NCLR has long supported a strong rule that will take Latino consumer perspectives into account, and which will keep predatory products and practices off the financial market. To better understand why such a rule is necessary, we have shared stories in our Truth in Payday Lending:Stories of Latino Borrowers blog series. Truth in Payday Lending takes a closer look at how real Latinos have fallen victim to payday lending debt traps and the challenges they face to get out of them.
Over the last several weeks, we have shared with you stories of real people who have fallen victim to the underhanded operating practices of payday lenders, caught in a seemingly endless debt trap.
Often, borrowers are just looking to for extra cash to pay off some bills or to fix their car. Such was the case with Ayde’s story. The Idaho mother of three was badly in need of car repairs so she turned to the only place where she knew she could get cash quickly. Ayde took out loans from three different companies ranging from $700 to $1,000. It’s not uncommon for payday loan interest rates to be as high as 400 percent. She has no idea how many times she has had to renew her original loans and she’s still trying to pay them back. Ayde is buried under crippling debt that has led to bankruptcy, closed bank accounts, and harassing phone calls.
Google is the latest enterprise to join the growing chorus of civil rights, consumer, and faith groups concerned with how payday lending companies carry out their lending practices. In a landmark decision today, the technology giant announced that it will ban ads featuring payday lenders. The decision comes just as the Consumer Financial Protection Bureau prepares to issue regulations that would seriously reign in these lenders.
As we have highlighted in our blog series, “Truth in Payday Lending: Stories from Latino Borrowers,” payday lending industry practices have wreaked havoc on millions of consumers. The unsafe financial products they peddle trap consumers, many of them Latino, in a vicious debt cycle that is difficult to get out of.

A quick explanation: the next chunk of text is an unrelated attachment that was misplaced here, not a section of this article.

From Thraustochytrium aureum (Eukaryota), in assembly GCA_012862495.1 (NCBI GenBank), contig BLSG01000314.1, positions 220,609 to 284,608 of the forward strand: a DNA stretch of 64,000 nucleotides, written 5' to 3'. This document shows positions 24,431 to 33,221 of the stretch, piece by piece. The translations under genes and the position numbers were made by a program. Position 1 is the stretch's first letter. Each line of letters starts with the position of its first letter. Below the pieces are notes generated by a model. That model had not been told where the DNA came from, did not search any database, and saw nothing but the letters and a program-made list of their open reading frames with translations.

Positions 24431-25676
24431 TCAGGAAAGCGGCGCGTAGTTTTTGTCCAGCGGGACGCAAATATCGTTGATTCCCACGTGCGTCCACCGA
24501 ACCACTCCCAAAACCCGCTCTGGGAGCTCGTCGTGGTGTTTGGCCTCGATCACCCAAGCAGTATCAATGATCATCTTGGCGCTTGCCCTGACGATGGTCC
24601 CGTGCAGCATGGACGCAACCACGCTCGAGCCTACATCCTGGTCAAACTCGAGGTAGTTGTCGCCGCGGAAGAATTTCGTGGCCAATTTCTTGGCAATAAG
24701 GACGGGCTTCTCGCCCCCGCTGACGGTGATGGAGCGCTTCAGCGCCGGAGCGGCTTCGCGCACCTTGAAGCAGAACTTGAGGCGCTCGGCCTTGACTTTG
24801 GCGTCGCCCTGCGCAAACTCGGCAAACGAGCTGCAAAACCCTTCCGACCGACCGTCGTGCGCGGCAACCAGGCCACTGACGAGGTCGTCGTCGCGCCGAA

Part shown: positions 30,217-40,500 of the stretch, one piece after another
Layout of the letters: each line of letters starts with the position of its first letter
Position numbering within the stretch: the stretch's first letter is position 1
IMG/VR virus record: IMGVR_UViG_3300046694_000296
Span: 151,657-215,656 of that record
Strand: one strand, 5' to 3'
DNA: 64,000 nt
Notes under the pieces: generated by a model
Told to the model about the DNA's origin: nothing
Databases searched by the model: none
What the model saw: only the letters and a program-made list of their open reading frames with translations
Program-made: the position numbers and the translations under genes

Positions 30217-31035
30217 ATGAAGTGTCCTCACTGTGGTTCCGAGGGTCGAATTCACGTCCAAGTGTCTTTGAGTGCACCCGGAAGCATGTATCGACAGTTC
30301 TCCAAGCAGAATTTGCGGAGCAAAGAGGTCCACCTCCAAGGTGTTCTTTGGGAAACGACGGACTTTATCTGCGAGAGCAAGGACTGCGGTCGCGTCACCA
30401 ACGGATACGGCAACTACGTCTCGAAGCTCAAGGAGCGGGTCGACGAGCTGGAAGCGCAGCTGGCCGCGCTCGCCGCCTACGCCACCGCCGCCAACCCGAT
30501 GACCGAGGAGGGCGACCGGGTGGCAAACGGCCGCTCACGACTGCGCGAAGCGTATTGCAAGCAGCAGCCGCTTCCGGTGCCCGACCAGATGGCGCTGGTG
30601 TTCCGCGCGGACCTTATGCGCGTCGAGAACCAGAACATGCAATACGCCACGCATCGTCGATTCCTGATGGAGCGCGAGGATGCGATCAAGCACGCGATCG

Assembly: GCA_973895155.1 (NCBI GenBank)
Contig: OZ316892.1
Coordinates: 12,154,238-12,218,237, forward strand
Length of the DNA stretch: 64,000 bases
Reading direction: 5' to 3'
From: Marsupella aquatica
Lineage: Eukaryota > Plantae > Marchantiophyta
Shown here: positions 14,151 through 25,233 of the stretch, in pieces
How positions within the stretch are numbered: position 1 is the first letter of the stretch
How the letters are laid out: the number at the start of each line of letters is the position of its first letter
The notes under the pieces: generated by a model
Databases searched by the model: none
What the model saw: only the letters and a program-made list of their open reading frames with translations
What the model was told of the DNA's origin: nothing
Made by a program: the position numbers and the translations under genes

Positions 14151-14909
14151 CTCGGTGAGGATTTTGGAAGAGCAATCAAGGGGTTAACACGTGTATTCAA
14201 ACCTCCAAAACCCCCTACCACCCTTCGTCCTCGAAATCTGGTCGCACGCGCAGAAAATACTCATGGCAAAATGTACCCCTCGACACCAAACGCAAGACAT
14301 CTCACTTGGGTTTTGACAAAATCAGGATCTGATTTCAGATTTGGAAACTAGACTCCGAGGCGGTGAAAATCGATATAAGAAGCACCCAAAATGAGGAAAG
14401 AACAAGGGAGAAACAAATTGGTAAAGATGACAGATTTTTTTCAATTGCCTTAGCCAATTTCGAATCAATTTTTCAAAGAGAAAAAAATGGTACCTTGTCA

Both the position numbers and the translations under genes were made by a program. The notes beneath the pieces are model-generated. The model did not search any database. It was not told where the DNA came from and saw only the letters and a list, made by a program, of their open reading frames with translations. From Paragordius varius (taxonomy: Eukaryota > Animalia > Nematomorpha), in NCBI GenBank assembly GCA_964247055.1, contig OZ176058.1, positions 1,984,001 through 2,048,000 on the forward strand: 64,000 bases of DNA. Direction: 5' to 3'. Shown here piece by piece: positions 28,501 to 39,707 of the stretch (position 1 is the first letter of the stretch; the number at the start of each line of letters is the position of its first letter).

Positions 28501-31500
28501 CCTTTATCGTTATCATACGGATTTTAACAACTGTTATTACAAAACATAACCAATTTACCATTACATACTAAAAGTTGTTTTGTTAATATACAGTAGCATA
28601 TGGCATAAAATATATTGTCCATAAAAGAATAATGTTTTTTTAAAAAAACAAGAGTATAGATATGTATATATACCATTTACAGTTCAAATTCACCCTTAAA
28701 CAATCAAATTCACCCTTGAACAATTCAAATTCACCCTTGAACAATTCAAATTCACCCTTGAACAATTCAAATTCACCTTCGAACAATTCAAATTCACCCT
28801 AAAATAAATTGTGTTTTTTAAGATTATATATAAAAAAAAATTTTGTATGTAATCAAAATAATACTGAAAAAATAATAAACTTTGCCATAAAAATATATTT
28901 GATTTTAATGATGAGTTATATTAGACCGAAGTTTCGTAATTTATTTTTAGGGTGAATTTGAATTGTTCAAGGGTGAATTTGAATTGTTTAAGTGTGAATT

We all run into problems paying our bills every now and then. Some of us can fill the gap with loans from family or friends. But for many Latinos, especially those with limited access to financial products or services like banks and credit cards, payday lenders are often the institutions they turn to in times of need. Such lenders engage in underhanded practices that have bilked millions from unsuspecting customers across the country.
One such customer was Ana Maria Sosa. In need of a small $200 loan to pay her monthly gas and electric bill, Sosa visited a local CheckSmart in her hometown of Lorain, Ohio.
Getting laid off from your job is never welcome news, but receiving that news during the holidays just adds anxiety to an already stressful season. For Alfredo Romero, the news couldn’t have come at a worse time. With his landscaping job gone, Alfredo turned to the one source he knew would give him some much-needed cash: payday lenders.
In desperate need to get his family through the holiday season, Alfredo took out a $1,000 payday loan from Regency Financial in Mentor, Ohio. He had two years to pay it back.